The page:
'Every nation' underscored as IMB's mission vision

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BIRMINGHAM, Ala. (BP) -- Songs of worship in Swahili, a new missionary testimony in American Sign Language and Gospel presentations by missionaries in Mandarin, Hausa, Russian and Fon representing a biblical view of the church worshipping God for eternity.

These were among the highlights of an International Mission Board dinner prior to the SBC annual meeting in Birmingham, Ala.

"The IMB exists to partner with churches to send missionaries, to make disciples, plant churches and train leaders among unreached people for the glory of God," IMB President Paul Chitwood said. "To do this, it is imperative that people have the opportunity to hear the Gospel in their language."

Kevin Rance, who was appointed as a missionary during the Tuesday afternoon SBC session, shared his testimony in American Sign Language. Dinner guests listened in silence, while reading subtitles on screen, as Rance told how it is important for Deaf people in every culture to see the Gospel signed in a way they can understand.

"I want you to know that every church, including your church, has a role to play in every nation hearing or seeing the Gospel in a language they can understand," signed Rance, who is being sent by Prince Avenue Baptist Church in Bogart, Ga., to reach the Deaf among Southeast Asian peoples.

Chitwood told the 1,600 church leaders and members attending the June 10 dinner that even with tools such as Google translator, Rosetta Stone and "a seemingly endless array" of language learning programs, more than 2,100 languages -- including 200 sign languages -- do not have Scripture translations that share a clear Gospel message.

At the IMB's convention exhibit, messengers were given the opportunity to help fund a translation of the Bible into the language of a Southeast Asian people group. More than $6,000 had been given toward the project, which costs $39,000, on the first day of the exhibit, Chitwood reported.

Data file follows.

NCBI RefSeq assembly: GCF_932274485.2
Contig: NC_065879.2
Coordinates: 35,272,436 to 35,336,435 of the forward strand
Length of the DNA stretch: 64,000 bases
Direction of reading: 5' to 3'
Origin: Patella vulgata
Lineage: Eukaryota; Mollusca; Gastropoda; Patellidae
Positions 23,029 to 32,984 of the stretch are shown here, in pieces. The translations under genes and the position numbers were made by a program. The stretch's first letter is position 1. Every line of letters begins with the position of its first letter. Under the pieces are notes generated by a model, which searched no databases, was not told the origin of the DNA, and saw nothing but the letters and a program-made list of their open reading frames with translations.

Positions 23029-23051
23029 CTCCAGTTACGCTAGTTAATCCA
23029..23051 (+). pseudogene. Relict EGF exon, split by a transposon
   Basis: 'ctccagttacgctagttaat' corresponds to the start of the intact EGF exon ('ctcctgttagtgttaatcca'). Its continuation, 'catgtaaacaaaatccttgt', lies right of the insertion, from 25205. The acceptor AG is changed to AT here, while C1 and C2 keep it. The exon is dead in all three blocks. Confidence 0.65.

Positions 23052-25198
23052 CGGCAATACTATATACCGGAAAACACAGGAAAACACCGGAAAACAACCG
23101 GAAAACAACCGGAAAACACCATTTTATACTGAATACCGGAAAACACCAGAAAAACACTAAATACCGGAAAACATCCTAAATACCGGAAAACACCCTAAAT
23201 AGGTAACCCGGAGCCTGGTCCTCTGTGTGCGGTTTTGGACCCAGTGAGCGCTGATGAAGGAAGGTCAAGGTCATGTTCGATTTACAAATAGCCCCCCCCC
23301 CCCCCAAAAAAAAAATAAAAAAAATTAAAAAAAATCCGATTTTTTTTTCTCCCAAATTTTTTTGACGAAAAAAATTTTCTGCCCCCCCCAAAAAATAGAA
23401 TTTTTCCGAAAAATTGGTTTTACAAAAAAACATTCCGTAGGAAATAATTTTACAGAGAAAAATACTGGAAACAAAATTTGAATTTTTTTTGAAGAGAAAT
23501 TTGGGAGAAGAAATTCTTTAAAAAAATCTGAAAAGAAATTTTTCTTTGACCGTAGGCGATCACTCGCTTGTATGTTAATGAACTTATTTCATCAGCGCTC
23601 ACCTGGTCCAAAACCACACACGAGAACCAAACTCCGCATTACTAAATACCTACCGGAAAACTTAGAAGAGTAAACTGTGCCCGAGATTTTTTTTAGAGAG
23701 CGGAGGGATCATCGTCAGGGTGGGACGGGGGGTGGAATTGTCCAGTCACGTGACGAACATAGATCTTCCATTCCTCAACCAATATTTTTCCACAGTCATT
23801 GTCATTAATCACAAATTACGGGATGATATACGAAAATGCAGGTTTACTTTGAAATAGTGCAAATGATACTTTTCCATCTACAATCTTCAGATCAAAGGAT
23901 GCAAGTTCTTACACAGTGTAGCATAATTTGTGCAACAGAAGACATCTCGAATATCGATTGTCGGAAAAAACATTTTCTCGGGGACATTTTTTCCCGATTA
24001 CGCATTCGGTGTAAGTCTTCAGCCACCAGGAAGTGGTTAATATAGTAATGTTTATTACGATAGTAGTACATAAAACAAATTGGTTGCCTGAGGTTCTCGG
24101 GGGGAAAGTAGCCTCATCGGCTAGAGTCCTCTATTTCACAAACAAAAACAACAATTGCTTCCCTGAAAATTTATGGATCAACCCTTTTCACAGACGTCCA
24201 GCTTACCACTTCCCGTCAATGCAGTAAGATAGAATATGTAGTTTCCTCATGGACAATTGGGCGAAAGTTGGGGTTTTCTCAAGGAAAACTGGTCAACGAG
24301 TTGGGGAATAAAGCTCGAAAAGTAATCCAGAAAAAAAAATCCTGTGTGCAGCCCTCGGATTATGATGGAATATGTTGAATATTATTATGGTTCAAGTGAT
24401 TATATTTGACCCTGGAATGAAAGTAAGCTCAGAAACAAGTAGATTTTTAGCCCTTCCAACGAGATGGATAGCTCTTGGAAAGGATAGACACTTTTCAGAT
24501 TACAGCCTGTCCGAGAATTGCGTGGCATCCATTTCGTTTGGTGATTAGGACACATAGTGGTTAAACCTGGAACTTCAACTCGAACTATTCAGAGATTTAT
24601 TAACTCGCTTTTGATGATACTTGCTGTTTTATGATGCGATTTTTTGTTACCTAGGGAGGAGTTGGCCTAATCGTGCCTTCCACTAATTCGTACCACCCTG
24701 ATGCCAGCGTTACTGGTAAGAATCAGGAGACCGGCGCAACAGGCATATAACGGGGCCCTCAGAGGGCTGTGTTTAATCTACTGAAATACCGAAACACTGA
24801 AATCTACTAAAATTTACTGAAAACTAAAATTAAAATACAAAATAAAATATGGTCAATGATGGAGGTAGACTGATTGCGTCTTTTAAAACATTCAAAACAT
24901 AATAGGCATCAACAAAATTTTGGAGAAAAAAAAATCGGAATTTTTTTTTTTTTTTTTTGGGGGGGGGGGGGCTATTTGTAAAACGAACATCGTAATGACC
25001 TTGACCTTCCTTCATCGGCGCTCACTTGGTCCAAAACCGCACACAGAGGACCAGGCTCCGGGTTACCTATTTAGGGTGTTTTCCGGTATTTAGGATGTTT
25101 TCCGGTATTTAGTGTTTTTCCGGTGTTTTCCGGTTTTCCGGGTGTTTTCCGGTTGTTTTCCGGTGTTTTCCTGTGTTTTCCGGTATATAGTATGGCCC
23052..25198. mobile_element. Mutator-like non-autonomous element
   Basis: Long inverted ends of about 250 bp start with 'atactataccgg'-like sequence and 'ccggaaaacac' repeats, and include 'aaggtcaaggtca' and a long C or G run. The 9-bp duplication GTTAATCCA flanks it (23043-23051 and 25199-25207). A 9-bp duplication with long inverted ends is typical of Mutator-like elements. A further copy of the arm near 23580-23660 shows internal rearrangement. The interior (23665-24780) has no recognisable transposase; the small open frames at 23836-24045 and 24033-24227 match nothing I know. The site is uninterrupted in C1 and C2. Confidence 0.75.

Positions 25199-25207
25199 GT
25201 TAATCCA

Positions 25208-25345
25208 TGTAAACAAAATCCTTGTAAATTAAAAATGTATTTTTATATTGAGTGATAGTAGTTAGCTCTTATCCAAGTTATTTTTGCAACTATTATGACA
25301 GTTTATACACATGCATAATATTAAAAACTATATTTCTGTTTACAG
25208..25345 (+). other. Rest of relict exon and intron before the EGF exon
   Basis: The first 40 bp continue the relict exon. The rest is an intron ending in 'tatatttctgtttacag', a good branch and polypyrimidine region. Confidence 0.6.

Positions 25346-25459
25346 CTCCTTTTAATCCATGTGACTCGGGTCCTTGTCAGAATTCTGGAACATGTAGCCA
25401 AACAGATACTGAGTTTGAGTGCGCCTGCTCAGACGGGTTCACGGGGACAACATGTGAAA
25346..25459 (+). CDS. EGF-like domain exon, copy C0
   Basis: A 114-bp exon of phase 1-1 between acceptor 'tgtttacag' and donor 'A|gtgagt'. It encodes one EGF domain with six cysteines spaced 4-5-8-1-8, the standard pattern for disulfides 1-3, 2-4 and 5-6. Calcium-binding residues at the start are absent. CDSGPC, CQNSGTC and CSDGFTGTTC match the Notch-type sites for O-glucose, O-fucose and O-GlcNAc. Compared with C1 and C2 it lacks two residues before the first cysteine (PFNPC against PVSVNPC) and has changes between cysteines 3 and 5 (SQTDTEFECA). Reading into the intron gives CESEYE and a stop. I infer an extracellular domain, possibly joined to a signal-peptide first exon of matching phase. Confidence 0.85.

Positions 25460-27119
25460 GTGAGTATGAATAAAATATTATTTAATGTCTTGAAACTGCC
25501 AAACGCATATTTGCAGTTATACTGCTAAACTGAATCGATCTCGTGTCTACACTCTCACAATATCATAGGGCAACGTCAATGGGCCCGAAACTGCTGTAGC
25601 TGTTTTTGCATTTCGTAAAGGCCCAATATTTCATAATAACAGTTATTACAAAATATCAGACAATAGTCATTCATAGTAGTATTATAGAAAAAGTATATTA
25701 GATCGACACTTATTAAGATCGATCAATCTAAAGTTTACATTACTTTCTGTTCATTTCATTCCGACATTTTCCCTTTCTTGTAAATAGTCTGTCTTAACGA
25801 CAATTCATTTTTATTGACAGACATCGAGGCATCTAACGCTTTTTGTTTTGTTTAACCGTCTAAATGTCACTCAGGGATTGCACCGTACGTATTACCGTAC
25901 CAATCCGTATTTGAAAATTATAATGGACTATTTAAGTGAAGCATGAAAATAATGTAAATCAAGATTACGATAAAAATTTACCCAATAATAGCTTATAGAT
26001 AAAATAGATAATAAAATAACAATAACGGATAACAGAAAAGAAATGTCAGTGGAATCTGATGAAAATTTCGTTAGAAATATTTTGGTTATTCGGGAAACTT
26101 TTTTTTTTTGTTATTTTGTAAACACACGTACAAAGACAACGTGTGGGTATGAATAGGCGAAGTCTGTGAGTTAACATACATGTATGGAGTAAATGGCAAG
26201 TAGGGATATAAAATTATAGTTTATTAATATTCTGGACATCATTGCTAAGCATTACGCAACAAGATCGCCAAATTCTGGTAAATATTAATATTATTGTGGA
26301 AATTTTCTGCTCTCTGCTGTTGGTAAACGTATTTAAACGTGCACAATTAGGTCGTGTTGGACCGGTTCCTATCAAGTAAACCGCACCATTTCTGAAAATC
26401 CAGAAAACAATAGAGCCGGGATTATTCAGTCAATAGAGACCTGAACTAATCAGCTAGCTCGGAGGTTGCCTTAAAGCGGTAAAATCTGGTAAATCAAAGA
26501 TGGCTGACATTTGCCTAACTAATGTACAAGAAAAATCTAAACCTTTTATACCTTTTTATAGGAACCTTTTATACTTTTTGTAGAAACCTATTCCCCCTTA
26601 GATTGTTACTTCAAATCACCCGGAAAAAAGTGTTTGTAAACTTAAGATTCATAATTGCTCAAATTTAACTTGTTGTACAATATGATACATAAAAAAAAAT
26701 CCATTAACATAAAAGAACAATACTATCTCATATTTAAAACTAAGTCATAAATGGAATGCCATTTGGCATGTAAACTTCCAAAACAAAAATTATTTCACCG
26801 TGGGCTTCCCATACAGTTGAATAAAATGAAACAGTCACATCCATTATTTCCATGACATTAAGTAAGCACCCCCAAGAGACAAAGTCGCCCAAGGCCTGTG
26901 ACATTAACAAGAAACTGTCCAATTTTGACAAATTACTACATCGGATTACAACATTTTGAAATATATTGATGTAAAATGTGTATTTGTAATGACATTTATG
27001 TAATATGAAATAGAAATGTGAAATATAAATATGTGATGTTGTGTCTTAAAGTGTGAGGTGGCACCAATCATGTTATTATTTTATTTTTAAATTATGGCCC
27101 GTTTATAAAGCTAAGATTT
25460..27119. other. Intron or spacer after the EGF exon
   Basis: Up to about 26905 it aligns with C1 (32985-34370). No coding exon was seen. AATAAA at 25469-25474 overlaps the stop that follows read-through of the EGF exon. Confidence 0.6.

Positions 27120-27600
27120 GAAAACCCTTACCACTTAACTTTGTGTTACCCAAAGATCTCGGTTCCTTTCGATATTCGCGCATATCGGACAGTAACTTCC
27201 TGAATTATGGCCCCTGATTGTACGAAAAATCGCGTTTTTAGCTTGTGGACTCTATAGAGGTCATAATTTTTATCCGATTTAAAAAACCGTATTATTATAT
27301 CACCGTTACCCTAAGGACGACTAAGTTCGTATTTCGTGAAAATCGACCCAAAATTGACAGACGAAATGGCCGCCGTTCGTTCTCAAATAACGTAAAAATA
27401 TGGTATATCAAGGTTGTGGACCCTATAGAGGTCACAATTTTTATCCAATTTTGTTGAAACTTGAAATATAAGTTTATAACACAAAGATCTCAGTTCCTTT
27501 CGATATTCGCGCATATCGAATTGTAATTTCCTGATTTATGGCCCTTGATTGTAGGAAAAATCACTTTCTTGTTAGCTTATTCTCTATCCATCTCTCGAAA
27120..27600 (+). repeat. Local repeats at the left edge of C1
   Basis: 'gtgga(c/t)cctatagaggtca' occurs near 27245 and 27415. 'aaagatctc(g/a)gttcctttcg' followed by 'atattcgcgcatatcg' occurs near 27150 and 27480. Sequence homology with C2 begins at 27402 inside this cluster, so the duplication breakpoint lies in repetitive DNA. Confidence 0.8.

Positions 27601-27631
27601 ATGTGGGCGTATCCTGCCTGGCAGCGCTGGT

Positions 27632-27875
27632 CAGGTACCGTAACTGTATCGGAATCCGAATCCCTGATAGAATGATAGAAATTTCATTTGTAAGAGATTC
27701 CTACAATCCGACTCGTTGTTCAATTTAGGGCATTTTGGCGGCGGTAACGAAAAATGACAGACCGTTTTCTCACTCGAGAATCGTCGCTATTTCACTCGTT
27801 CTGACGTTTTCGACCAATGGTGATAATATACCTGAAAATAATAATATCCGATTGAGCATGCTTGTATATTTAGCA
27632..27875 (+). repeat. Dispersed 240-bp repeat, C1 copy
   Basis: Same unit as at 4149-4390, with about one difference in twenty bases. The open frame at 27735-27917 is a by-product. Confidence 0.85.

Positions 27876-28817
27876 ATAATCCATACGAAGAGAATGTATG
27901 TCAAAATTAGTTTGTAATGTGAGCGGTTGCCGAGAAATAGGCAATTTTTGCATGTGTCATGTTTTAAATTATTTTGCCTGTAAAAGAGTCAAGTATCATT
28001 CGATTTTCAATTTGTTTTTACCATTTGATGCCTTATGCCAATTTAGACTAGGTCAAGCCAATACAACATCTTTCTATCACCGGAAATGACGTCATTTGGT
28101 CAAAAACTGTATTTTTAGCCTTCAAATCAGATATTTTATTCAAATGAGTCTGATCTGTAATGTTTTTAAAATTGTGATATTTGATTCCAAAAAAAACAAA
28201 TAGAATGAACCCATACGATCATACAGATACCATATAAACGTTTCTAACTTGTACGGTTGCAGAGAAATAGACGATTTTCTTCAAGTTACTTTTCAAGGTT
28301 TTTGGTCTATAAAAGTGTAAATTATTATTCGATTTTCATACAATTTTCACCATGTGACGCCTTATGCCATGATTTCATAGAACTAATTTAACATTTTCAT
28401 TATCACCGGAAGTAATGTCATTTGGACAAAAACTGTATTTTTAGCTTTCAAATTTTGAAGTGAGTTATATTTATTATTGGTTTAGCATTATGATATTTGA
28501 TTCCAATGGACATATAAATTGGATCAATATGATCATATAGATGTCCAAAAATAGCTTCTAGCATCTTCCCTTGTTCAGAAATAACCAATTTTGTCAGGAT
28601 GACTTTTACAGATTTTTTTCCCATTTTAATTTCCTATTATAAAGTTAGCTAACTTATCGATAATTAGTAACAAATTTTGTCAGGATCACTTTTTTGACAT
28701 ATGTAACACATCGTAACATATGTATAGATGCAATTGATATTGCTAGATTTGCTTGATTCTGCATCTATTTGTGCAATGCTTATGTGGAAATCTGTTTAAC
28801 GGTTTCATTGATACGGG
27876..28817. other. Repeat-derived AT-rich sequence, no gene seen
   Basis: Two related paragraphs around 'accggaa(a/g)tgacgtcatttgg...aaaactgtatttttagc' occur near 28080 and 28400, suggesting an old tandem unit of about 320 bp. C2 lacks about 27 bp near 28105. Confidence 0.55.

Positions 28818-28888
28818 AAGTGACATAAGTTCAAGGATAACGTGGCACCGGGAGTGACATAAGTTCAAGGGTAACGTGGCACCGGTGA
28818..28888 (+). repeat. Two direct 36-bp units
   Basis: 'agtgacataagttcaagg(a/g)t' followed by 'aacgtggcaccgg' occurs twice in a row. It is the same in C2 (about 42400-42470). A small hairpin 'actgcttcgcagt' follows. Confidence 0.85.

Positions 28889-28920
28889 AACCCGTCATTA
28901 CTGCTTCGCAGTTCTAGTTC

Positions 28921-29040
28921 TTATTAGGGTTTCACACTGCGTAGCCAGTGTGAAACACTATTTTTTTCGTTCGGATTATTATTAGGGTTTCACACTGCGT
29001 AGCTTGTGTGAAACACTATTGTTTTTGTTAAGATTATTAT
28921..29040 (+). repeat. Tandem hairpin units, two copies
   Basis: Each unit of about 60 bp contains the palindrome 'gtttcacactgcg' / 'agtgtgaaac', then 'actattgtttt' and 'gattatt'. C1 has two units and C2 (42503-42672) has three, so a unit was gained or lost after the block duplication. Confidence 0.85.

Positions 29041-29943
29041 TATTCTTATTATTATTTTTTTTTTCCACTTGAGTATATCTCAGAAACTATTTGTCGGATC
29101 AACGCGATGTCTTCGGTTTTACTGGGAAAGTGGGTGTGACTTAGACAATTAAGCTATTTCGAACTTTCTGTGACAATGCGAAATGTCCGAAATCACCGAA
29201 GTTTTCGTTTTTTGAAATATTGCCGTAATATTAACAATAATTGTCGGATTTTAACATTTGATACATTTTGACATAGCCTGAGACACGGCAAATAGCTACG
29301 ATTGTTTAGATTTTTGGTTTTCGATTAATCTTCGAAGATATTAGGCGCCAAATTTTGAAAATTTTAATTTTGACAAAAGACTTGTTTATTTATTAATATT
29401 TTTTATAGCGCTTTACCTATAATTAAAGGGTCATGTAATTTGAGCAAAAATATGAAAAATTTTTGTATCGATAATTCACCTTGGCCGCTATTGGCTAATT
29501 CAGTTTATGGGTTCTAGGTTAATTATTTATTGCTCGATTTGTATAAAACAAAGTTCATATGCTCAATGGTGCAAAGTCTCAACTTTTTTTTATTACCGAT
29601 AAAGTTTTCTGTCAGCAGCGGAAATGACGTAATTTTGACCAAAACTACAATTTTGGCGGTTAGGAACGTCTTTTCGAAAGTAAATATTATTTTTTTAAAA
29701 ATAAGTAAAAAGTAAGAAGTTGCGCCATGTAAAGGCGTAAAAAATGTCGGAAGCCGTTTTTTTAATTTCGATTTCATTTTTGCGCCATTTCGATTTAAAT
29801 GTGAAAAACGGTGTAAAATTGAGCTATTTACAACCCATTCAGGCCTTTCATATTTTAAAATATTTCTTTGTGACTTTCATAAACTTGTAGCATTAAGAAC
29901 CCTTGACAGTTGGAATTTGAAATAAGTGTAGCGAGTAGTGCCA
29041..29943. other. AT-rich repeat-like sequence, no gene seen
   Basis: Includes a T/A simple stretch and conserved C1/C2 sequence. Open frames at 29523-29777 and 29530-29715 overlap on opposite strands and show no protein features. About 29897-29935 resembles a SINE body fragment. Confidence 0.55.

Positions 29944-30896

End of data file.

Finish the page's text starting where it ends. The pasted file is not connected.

"This is one people group and one translation project, but it's a great example of a small part that every church plays in every nation hearing the Gospel. And every nation will hear the Gospel," he said. "We know that. How do we know that? We've seen the vision."

He referenced Revelation 7:9-10, which reads: "After this I looked, and behold, a great multitude that no one could number, from every nation, from all tribes and peoples and languages, standing before the throne and before the Lamb, clothed in white robes, with palm branches in their hands, and crying out with a loud voice, 'Salvation belongs to our God who sits on the throne, and to the Lamb!'"

Chitwood pointed out that the multitude worshipping God will not be a crowd from some nations, many tribes, most peoples and several languages. Rather, he drew attention to the adjective "all," noting the multitude worshipping God will include representatives from every nation, all tribes, all peoples and all languages.

"That's a big difference, and that's where you and I come in," he said. "For you see, the great, innumerable multitude could already be comprised of representatives from some nations, many tribes, most peoples and several languages. If that's the vision, you can finish your coffee and dessert and go home."

All languages

Chitwood encouraged attendees to look closely at the Scripture: "This vision -- the vision of heaven where all the tears have been wiped away, and there is no more death or sorrow or pain, and the Father is being praised in every language He has placed on the tongues of men, and His beloved Son is being worshipped by those who owe Him everything -- finds not only us there, but with us are those to whom we went out, in far reaches of the world, to tell the Good News.

"Many of that great, innumerable multitude from every nation, all tribes, peoples and languages will be there because Southern Baptists have seen the vision of heaven, and that vision has brought us together and, by God's grace, keeps us together," Chitwood said. "Every nation ... not some. All tribes ... not a few. All peoples ... not most.

"All languages ... not one missing from the great, eternal chorus of praise."

The dinner began and ended with music by the Swahili Evangelical Refugee Fellowship of Atlanta, a two-year-old Southern Baptist church. In the final song, Chitwood invited dinner attendees to sing Amazing Grace in chorus with the choir.

"Let's consider for a moment what it will be like around the throne singing praises to God in multiple languages," he said, as singers filled the ballroom with multiple languages, ending in a united chorus of "Alleluia, Amen."

The IMB dinner can be viewed on IMB's Facebook page @imb.sbc.

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